Almost ironically, one month before the coalition’s June 1997 inception, Mazen Al-Najjar, a Florida university professor—and Al-Arian’s brother-in-law—was arrested for suspected “terrorist” ties. Al-Najjar was held for 43 months.

Al-Arian said he never expected that a member of his family would personally be affected by the anti-terrorism law’s resultant witch-hunt. He wasn’t surprised, however, that people—mainly Arabs and Muslims—were so quickly being targeted. “We knew at the time that some people would be affected by it and our community would be targeted,” he said in a telephone interview.

In April of 1996, 29 people were targets of secret evidence charges, and of those, Al-Arian said, 28 were Muslims.

Operating as a steering committee until its incorporation as an independent non-profit last year, the coalition’s activities initially were driven by the increased use of secret evidence. Circumstances dictated their actions: “We had to free whoever was in prison,” Al-Arian explained.

Many of those active in the coalition also lobbied vigorously against the use of secret evidence. In addition to Al-Najjar’s, other high-profile cases aided by the NCPPF include Hany Kaireldeen, held for 19 months; Anwar Haddam, imprisoned for more than four years; and Nasser Ahmed, incarcerated for more than three years. All have been released from prison as a result of the efforts of their lawyers, their communities, and NCPPF. “The coalition has been the organizational vehicle that has spoken out against these cases,” Gage noted.

Al-Arian also was involved in the Tampa Bay Coalition for Justice and Peace, which was formed in response to Al-Najjar’s arrest and belongs to the NCPPF. The Tampa Bay Coalition networked with area churches in Florida and, in March of 1998, invited then-Attorney General Janet Reno to a meeting with 800 people to discuss the government’s use of secret evidence. Reno did not attend, but did send a representative. As a result of that meeting and other pressure, Al-Arian said, the government decided that the deputy U.S. attorney general would have the authority to sign off on the use of secret evidence. Before then, the decision to admit secret evidence was allowed at the INS level.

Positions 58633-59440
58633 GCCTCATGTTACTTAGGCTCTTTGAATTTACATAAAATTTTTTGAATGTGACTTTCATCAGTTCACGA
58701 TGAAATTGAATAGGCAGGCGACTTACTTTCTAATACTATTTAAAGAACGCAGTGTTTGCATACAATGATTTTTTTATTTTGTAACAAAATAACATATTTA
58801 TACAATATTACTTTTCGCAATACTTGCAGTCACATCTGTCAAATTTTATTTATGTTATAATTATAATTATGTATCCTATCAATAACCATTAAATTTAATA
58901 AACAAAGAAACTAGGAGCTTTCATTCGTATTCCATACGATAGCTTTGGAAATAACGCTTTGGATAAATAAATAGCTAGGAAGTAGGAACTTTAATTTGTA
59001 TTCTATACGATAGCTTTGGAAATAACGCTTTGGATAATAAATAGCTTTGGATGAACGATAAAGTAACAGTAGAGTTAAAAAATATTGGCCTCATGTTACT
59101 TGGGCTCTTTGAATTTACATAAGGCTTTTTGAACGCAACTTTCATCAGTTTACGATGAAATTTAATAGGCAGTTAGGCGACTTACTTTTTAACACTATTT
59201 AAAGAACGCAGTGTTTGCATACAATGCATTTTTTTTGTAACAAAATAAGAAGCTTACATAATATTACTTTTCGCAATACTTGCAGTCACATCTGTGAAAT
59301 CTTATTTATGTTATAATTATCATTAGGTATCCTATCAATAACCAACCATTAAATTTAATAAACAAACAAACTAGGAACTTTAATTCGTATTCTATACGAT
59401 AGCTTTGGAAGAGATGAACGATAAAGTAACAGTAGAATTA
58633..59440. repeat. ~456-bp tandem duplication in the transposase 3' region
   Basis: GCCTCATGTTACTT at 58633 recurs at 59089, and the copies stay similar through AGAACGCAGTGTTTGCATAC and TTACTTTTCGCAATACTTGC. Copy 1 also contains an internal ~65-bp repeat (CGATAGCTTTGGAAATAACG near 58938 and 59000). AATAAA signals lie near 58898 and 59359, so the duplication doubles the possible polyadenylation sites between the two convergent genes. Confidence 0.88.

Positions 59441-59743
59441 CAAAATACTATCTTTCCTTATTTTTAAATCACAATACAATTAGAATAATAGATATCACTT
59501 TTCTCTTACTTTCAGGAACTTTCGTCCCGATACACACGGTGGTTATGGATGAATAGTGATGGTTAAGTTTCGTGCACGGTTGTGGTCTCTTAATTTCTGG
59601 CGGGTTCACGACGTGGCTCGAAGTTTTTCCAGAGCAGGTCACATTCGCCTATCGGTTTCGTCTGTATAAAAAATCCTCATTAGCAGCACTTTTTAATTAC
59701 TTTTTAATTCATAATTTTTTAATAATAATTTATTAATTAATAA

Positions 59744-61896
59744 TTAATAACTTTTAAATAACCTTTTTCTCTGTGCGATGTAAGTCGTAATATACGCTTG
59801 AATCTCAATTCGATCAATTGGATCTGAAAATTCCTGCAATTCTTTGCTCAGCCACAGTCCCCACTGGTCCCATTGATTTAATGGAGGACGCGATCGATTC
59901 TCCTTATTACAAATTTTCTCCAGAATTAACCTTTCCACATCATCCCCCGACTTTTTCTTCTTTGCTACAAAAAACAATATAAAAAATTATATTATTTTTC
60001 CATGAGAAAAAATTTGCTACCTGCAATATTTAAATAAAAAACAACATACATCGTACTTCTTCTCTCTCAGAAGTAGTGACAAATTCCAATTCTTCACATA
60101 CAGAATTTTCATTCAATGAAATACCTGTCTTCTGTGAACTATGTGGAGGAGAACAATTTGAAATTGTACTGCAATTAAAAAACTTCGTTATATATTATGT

No new secret evidence cases reportedly werebrought between 1998 and 2000, and activists were hopeful that the new Bush administration would continue that trend. Attorney General John Ashcroft’s June 6 testimony before the House Judiciary Committee seemed to reinforce that hope. “We have not to date in this administration used such evidence.”

One of the most important ways the coalition fought the use of secret evidence was through the creation of an extensive legal network. This enables lawyers from across the country to share information and strengthen the cases of their clients who were being detained on the basis of secret evidence.

Coalition legal co-directors Gail Pendleton, Houeida Saad and Nancy Chang put together legal teams as resources for lawyers who suddenly found their clients embroiled in cases virtually impossible to argue, because of the lack of disclosed evidence. Since incarceration and pending deportation based on secret evidence is not a “typical” immigration case, defense attorneys often were at a loss as to how to proceed. Each time a new secret evidence case came forward, however, the coalition’s legal teams went to work pairing the local defense attorneys with other lawyers and legal experts who have had experience in these types of cases, and who provided briefs, background information and guidance, Gage said. She credited the legal firm of Latham & Watkins in particular with supplying the coalition with immeasurable help in fighting the numerous secret evidence cases.